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Transient Uplift After a 17th-Century Earthquake Along the Kuril Subduction Zone

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Science  10 Dec 2004:
Vol. 306, Issue 5703, pp. 1918-1920
DOI: 10.1126/science.1104895

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Abstract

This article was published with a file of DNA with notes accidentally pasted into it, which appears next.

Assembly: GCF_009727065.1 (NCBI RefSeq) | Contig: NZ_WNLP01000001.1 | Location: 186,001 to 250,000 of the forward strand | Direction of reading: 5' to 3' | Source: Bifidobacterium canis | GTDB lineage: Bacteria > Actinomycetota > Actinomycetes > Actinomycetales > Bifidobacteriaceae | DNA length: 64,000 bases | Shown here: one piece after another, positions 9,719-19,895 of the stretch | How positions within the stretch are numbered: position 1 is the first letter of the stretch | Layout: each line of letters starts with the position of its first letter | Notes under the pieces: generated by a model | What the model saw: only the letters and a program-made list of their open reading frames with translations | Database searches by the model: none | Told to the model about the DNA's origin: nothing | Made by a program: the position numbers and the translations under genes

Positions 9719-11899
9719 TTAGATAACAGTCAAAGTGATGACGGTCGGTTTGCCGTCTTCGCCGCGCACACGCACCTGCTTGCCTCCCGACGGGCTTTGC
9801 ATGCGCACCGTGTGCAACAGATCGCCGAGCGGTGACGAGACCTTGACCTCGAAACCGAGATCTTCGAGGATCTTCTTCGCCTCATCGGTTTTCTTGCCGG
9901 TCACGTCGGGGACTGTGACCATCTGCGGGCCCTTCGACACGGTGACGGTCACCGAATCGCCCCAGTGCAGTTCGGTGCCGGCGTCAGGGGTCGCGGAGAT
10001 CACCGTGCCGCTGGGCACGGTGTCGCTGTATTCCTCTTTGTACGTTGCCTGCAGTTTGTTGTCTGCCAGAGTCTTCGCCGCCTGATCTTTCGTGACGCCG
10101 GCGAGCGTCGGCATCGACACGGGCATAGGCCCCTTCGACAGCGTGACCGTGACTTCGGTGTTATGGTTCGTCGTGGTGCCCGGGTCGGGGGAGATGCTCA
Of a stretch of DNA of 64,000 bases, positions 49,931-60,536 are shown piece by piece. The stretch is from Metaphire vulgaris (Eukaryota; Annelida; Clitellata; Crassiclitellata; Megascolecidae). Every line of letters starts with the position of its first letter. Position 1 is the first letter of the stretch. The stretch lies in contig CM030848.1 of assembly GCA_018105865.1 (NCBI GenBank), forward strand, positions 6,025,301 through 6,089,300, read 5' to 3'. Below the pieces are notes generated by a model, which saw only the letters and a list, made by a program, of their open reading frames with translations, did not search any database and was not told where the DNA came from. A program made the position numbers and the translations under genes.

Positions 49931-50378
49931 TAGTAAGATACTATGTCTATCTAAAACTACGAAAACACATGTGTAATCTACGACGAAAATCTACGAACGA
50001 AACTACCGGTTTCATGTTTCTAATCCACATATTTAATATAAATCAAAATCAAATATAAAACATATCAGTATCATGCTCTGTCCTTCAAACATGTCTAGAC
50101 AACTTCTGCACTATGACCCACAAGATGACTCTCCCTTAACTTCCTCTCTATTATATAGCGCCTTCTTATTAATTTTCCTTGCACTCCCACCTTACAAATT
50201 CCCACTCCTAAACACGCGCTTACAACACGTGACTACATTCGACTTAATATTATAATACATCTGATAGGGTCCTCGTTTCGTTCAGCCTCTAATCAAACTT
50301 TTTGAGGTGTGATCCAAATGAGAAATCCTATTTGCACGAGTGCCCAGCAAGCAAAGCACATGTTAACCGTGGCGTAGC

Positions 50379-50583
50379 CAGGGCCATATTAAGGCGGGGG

In eastern Hokkaido, 60 to 80 kilometers above a subducting oceanic plate, tidal mudflats changed into freshwater forests during the first decades after a 17th-century tsunami. The mudflats gradually rose by a meter, as judged from fossil diatom assemblages. Both the tsunami and the ensuing uplift exceeded any in the region's 200 years of written history, and both resulted from a shallow plate-boundary earthquake of unusually large size along the Kuril subduction zone. This earthquake probably induced more creep farther down the plate boundary than did any of the region's historical events.

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